Thinspiration

January 1, 2007
Judith Asch-Goodkin
Judith Asch-Goodkin

MS. ASCH-GOODKIN is a contributing editor for <italic>Contemporary Pediatrics</italic>.

Here's some advice to give parents who have a daughter with an eating disorder: monitor her internet activities. The World Wide Web includes a number of interactive sites that actively promote anorexia and bulimia. In a study published electronically in Pediatrics last month, researchers found that patients at an eating disorder clinic at Stanford University often visited these sites, picking up so-called thinspiration images of obviously (to the pediatricians' eye, certainly) anorexic and indeed cachetic women modeling the latest fashions, performing as ballet dancers and gymnasts, offering themselves as role models to eating disordered teens seeking validation of their way of life. (Wilson JL, Peebles R, Hardy K et al: Surfing for thinness: A pilot study of pro-eating disorder Web site usage in adolescents with eating disorders. Pediatrics 2006;118:316355). These pro-eating disorder sites are, in the authors' words, "communities of individuals who engage in disordered eating and use the internet to discuss and reinforce their activities." The teens get more than validation: Almost all (96%) of the respondents to an anonymous survey reported learning new weight loss and purging techniques from the sites. (Samples from the Tips and Tricks portion of a randomly chosen site: "When you get hunger pains, curl up in a ball. It helps them go away," "Go into the kitchen and open and close the refrigerator, so your parents will think you're getting a snack," "Drink some vinegar before a meal. It tastes terrible, but it makes you less hungry.")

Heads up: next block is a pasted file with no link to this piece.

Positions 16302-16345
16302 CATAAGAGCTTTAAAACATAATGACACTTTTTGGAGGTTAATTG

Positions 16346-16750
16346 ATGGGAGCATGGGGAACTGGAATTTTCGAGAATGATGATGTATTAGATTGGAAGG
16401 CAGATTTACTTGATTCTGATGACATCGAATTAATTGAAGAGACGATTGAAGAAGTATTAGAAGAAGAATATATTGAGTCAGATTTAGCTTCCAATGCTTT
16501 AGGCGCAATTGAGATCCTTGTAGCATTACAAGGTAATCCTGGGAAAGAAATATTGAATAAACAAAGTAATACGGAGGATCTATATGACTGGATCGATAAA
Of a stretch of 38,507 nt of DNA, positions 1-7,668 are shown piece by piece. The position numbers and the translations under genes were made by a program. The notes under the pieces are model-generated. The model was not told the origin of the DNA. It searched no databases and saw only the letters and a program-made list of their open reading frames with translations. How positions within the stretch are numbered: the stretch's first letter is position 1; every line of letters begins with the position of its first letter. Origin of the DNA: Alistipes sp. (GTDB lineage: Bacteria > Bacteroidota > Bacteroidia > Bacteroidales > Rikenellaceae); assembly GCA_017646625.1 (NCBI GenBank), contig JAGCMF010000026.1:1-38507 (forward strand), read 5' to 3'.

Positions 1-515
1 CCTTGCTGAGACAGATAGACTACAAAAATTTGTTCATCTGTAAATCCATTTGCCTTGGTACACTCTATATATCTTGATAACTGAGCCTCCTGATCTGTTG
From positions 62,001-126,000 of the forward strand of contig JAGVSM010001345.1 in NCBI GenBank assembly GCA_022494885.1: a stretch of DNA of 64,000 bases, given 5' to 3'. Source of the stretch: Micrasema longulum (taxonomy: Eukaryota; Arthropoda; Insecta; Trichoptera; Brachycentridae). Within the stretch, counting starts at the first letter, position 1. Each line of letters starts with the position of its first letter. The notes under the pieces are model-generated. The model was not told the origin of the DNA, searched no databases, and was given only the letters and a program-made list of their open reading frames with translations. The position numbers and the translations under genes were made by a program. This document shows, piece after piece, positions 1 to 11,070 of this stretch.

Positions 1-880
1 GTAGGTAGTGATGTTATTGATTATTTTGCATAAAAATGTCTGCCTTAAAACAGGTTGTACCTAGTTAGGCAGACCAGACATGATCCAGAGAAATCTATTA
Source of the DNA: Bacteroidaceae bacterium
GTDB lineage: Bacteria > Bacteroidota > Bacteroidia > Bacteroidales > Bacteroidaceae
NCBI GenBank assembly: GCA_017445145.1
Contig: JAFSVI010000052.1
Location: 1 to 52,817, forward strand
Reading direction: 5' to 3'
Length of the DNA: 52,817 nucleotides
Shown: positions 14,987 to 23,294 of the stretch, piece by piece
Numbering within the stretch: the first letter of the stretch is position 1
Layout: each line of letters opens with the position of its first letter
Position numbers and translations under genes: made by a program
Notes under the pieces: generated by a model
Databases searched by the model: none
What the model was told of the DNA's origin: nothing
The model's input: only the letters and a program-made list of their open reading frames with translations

Interestingly, the researchers also found that so-called pro-recovery sites, ostensibly intended to help teens who want to get over their disorder, are also a potent source of information on how to keep from eating or induce vomiting. Almost half the respondents reported learning new techniques from such sites. Parents of these respondents weren't clued in to where their daughters were finding support: More than half of the parents who participated in the survey did not know their daughters were visiting pro-eating disorder or recovery sites.

Pro-eating disorder sites are not hard to find. Google "thinspiration," and you'll find plenty of them. Your parent education on this subject should warn of these internet enablers.